That's why you'll see the latest offerings from Jilly Cooper and Lee Child, to pick two writers from opposite ends of the spectrum, prominently displayed on posters, and why you’ll almost never see any promotions for first novels or for writers who haven't yet hit the big time. In some ways, this is a self-fulfilling prophecy, and inevitably results in a few bestselling writers selling even more books, and everybody else selling a lot less.
            And while talking, albeit obliquely, about Lee Child, you may have heard that his books are going to be turned into films, which is good news for those of us who enjoy his novels, but Hollywood has chosen for the lead role an actor who is so completely unsuited for the part that it's simply laughable. Lee Child's hero is a man named Jack Reacher, well over six feet tall, massively built and a former military policeman. In every book Reacher solves problems by, basically, bashing heads together and generally beating the hell out of anybody who gets in his way. So Hollywood has chosen, to play this ultimate macho man role, Tom Cruise. Five feet tall and eight stone dripping wet. Presumably he's going to beat up the bad guys standing on a box, which is going to be somewhat limiting. Either that or there’ll be some really impressive trick photography.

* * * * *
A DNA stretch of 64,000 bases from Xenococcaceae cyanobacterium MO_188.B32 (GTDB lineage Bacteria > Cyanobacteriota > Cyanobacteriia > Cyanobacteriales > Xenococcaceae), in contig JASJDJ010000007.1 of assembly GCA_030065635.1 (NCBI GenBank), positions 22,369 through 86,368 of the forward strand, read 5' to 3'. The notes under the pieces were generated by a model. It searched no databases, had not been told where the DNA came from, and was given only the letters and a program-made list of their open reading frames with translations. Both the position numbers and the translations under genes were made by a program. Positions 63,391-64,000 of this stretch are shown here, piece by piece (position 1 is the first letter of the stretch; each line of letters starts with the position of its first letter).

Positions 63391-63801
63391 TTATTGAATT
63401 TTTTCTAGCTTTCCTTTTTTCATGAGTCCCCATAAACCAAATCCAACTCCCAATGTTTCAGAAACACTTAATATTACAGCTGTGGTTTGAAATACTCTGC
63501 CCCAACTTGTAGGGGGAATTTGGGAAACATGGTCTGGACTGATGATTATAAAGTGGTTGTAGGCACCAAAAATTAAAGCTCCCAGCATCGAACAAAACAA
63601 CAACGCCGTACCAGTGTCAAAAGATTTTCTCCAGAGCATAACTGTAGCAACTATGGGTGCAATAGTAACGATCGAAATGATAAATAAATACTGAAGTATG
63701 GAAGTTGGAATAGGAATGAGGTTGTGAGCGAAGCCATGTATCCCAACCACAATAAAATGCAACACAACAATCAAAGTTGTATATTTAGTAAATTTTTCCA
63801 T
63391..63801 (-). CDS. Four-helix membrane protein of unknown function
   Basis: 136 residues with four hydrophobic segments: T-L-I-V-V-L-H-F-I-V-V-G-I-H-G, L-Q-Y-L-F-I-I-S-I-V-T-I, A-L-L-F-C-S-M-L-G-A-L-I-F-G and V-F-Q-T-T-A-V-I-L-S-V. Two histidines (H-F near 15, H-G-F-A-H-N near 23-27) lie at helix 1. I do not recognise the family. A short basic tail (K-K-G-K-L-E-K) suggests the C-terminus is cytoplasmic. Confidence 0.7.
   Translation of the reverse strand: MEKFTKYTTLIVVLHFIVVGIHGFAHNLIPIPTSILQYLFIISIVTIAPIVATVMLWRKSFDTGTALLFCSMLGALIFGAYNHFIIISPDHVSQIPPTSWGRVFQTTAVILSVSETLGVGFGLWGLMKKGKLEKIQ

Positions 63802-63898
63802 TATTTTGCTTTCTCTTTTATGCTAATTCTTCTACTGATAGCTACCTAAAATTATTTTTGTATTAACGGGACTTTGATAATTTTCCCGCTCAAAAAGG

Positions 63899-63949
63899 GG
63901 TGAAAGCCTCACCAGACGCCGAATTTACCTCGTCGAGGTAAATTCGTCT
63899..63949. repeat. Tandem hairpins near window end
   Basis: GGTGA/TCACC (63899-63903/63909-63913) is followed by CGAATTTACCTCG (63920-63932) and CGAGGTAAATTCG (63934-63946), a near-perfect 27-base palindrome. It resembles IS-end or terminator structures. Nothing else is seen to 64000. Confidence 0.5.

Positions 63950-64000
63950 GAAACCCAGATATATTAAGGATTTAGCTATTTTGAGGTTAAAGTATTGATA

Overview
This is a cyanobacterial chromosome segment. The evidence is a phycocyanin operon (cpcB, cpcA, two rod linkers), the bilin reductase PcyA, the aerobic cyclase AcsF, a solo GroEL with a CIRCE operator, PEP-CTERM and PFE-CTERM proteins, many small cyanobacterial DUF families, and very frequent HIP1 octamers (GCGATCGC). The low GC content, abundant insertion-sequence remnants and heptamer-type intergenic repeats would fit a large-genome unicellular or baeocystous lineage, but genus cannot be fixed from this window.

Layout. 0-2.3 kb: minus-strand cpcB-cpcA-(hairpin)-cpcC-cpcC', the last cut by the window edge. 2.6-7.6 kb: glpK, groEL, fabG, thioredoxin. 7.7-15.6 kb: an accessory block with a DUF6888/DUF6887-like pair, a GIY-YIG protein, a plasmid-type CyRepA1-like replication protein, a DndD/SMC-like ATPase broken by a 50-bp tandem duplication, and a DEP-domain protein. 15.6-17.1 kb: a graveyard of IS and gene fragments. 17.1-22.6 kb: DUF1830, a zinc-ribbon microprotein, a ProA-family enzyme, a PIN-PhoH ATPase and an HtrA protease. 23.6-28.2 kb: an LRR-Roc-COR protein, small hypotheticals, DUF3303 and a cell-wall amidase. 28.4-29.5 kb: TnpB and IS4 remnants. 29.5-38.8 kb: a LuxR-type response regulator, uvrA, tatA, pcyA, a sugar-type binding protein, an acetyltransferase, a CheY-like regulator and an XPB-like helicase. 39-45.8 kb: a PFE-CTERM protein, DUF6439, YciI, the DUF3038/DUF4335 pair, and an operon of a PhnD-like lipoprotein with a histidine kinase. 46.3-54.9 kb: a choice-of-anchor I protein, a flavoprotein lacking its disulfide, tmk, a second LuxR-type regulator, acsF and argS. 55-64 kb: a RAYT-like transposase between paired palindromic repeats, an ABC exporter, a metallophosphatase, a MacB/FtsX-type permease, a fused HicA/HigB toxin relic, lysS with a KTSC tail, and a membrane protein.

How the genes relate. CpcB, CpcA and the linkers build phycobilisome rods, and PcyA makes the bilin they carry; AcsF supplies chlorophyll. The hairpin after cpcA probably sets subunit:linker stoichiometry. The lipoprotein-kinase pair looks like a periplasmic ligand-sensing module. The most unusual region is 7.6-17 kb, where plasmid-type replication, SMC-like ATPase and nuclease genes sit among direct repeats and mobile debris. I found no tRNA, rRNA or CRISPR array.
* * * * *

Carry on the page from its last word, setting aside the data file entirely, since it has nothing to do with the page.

But back to the plot. So do advertising campaigns work? The general perception in the industry seems to be that they don't.